Target vs. K-Mart
Development and Analysis of Two Mini Case Studies
April 21, 2013
BUSN412 – Business Policy
The purpose of this paper is to perform an analysis on Target and K-Mart. By doing this analysis we will find out what each company does well, where the failures are and what they can do to keep the company alive and profitable. We will begin by looking at Target as a whole and then identify a successful business strategy and show how that strategy has moved Target into one of the leaders of the industry. We will then look at K-Mart as a company and then move on to identifying a failed business strategy and show how that strategy is holding K-Mart back within the industry. We will than perform a cross-case analysis by comparing and contrasting the case studies on the points of parity and points of difference. This will entail us looking at a side-by-side comparison of a SWOT Analysis and Five Forces Analysis.
Case Study 1: Target
The first Target store opened in 1962 in the Minneapolis suburb of Roseville, Minn., with a focus on convenient shopping at competitive discount prices. Fast forward to 2013 where Target remains committed to providing a one-stop shopping experience for guests by delivering distinctive merchandise and outstanding value with its Expect More…Pay Less® brand promise. Target currently is the second largest general retailer in America behind Wal-Mart, with Target.com being ranked as one of the most-visited retail Web sites. Target currently has 1,784 stores in the United States and 24 stores in Canada. Target has over 16,000 team members that work together to act as the bridge between suppliers and stores – distributing products to over 1,700 Target stores from its 37 distribution centers. Worldwide, Target has more than 365,000 team members that work in their stores, distribution centers, at the online business at target.com and in the corporate headquarters. According to 2012 numbers, Target made $68.87B in total revenues for the year. Net earnings were $2.93B. When you look closely at how they accomplished this goal, we can break the sales mix. 25% of monies made was from the household essentials, 19% was from hairlines (electronics and such), apparel and accessories and food and pet supplies. Rounding out the other 18% of those earnings was the home furnishings and décor department. “Target’s mission is to make Target the preferred shopping destination in all channels by delivering outstanding value, continuous innovation and exceptional guest experiences by consistently fulfilling their expect more pay less brand promise” (Mission and Values). “Target believes that great design is fun, energetic, surprising and smart—and it should be accessible and affordable for everyone. When they talk about their dedication to good design, they don’t just mean how something looks, but also how it satisfies a need, how it simplifies your life, and how it makes you feel” (Mission and Values). Target, along with other companies, are constantly questioning whether their business strategy will aid them in having the best competitive advantage in the industry possible or the weakest. “There are a number of different competitive strategies that a business can use to gain their competitive advantage over competitors. In the case of Target, they have several strengths that are very evident. The most prominent of those is that the company has been very good at distinguishing itself from the competition through its competitive advantage. The bulk of Target's strengths lie in the areas of image, brand and style. Target has spared no expense when coming up with the catchy marketing tactics and advertising campaigns that have in essence, made it "cool" to shop at a discount store. Target's well-known brand, paired with its hip stores, has given the company an image that beats its major competitors hands-down in the area of style....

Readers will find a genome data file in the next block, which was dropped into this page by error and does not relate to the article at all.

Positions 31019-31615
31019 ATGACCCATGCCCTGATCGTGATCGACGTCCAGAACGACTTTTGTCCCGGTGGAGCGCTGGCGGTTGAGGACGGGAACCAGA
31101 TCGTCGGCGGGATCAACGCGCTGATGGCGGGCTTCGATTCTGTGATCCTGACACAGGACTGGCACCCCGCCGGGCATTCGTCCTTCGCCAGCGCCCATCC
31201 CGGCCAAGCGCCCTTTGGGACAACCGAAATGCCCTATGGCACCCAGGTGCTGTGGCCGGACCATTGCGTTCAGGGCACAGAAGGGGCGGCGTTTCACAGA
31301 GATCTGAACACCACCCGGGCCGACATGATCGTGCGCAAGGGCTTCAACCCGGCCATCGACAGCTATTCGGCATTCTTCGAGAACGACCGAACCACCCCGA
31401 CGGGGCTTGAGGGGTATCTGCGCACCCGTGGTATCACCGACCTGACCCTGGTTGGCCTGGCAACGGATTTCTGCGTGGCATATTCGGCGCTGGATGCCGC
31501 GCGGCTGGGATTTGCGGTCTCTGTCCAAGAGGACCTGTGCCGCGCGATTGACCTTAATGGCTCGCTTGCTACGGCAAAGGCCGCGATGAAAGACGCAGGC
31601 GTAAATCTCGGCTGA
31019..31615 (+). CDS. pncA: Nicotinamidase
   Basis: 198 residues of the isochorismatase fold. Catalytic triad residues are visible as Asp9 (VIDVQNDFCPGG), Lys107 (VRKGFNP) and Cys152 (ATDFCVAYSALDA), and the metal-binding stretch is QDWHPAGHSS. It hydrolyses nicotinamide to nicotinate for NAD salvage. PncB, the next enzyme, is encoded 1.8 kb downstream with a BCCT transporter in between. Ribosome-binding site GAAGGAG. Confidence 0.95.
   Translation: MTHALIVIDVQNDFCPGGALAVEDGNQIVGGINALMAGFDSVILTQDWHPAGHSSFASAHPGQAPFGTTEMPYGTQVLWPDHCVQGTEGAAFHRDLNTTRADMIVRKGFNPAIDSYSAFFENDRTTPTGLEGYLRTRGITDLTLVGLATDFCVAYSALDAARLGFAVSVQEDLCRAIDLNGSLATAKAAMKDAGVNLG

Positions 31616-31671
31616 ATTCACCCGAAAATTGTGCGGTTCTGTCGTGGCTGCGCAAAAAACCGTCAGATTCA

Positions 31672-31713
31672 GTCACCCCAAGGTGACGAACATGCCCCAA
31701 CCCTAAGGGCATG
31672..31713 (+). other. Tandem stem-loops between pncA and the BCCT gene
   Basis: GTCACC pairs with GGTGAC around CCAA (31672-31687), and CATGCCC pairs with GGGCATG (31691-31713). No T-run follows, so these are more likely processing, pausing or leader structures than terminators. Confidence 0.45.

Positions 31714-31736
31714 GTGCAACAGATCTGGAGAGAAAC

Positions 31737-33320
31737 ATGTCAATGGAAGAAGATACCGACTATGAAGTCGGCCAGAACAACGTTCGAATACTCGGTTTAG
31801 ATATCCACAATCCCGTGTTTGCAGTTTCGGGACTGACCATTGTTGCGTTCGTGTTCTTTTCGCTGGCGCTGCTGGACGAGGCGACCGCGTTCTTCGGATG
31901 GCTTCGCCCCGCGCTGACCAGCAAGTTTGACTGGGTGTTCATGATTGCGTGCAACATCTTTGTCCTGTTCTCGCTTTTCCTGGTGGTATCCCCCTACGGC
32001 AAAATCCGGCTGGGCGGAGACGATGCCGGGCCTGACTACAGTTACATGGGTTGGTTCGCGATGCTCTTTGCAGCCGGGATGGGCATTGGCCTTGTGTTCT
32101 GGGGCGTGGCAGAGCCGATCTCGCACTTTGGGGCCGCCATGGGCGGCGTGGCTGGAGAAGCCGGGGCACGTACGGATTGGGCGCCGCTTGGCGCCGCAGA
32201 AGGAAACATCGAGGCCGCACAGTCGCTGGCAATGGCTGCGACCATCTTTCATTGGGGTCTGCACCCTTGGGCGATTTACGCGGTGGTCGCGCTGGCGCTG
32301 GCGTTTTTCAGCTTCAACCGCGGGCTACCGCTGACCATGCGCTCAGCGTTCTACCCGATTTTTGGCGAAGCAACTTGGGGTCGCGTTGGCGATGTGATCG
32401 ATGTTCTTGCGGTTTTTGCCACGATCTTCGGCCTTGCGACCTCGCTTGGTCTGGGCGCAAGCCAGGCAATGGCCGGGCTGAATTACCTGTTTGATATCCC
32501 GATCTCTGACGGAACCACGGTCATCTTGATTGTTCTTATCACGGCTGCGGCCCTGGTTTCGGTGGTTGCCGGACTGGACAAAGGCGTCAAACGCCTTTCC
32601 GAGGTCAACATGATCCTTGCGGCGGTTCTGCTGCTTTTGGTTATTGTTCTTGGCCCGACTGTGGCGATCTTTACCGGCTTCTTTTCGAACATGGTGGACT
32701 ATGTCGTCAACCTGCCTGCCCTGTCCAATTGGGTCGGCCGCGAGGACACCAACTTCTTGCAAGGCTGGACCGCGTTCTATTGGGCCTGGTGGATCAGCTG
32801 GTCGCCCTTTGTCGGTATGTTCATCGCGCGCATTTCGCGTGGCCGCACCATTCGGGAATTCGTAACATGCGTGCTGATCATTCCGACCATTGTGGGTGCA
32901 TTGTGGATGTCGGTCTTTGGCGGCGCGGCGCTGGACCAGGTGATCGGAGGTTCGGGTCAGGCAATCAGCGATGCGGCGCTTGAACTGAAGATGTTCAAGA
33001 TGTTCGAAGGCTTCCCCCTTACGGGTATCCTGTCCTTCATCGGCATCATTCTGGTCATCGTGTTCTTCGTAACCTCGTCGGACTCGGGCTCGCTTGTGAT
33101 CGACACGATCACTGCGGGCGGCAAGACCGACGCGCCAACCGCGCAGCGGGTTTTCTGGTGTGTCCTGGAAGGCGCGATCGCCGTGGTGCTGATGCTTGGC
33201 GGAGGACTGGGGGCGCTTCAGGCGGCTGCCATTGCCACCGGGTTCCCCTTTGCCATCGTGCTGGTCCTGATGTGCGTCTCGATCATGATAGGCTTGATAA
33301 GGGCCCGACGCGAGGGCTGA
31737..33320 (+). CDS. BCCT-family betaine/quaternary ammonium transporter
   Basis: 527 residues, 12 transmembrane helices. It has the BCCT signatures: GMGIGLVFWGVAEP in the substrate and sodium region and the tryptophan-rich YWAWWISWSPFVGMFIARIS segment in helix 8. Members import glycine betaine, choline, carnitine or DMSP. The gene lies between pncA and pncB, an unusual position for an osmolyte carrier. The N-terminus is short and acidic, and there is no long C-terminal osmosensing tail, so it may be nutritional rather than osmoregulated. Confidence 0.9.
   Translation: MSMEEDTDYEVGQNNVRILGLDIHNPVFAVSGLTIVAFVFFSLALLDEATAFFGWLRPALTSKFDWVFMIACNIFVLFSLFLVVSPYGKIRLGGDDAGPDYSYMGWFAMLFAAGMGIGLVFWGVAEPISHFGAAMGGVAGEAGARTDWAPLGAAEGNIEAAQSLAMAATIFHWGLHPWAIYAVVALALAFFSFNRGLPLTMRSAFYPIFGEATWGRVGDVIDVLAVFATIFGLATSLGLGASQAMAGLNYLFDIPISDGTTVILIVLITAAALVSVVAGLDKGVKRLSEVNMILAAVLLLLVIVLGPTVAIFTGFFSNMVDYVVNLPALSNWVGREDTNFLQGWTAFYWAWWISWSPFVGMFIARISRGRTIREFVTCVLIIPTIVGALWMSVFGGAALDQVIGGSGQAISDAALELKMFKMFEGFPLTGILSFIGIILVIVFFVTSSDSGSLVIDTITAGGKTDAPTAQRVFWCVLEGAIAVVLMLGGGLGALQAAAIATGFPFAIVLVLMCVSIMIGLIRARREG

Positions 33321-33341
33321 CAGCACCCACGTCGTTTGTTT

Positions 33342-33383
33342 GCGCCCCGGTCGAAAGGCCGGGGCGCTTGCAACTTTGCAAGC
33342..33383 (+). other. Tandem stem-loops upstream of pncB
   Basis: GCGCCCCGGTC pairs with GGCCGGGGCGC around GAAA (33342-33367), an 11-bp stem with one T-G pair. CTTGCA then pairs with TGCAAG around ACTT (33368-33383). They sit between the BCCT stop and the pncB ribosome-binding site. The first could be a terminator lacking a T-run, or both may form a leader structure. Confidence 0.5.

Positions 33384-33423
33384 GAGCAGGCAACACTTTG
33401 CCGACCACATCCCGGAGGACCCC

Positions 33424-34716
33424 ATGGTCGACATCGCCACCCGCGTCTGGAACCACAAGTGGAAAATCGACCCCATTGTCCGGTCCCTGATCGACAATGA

Please join StudyMode to read the full document